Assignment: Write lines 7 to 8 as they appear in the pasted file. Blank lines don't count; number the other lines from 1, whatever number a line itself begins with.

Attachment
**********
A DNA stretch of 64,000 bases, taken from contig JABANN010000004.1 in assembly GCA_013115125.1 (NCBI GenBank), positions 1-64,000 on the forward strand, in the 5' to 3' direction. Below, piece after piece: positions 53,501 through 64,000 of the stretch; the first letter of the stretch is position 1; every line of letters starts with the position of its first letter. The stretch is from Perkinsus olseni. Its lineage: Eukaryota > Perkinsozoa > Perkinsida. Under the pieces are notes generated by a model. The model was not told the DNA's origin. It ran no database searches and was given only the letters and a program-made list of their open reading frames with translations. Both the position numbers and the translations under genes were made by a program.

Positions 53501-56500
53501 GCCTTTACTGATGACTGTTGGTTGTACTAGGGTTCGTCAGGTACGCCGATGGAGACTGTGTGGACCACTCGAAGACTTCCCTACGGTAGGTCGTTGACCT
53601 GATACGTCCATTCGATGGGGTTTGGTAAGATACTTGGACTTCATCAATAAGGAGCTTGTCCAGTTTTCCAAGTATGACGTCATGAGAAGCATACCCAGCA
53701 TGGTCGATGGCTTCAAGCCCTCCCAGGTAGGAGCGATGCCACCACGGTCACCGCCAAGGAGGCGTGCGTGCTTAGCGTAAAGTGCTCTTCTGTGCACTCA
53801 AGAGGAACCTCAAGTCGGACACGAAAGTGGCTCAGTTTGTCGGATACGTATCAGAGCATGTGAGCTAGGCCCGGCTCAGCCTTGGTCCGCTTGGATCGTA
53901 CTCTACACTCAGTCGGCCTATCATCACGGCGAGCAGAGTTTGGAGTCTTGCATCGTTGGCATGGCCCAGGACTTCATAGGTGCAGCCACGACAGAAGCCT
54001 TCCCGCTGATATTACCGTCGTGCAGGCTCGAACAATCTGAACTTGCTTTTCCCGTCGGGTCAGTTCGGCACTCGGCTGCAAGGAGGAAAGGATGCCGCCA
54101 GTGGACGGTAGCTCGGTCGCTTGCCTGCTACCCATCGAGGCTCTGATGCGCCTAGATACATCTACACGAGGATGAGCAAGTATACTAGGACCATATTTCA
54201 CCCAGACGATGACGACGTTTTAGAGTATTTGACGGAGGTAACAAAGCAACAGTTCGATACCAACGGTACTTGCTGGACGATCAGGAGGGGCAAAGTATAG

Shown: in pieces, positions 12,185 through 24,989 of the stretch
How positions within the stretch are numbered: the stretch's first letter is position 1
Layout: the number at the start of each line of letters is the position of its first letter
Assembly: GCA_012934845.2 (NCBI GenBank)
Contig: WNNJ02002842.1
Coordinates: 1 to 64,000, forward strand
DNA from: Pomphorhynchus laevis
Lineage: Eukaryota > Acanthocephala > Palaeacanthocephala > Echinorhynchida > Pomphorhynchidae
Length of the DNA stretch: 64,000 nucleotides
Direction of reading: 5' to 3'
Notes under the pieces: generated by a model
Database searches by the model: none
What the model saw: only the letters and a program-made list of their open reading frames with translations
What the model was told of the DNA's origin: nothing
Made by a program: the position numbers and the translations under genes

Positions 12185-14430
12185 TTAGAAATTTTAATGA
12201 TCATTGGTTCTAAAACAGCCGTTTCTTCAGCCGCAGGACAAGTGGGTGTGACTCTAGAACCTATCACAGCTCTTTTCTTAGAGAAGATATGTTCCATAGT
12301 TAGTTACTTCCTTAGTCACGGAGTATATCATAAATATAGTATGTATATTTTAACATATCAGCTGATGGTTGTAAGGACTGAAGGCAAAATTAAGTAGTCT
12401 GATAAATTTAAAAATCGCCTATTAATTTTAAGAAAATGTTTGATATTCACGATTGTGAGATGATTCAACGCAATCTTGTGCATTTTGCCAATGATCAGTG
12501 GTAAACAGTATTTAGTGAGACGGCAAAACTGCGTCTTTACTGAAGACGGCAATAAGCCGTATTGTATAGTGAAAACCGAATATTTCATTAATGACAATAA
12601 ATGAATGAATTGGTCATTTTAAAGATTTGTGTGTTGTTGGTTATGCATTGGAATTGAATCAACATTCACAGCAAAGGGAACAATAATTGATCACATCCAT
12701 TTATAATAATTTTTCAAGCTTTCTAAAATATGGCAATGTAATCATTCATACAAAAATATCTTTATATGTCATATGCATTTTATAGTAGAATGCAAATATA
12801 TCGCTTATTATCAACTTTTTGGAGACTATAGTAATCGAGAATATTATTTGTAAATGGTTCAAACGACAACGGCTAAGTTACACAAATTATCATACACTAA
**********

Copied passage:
53901 CTCTACACTCAGTCGGCCTATCATCACGGCGAGCAGAGTTTGGAGTCTTGCATCGTTGGCATGGCCCAGGACTTCATAGGTGCAGCCACGACAGAAGCCT
54001 TCCCGCTGATATTACCGTCGTGCAGGCTCGAACAATCTGAACTTGCTTTTCCCGTCGGGTCAGTTCGGCACTCGGCTGCAAGGAGGAAAGGATGCCGCCA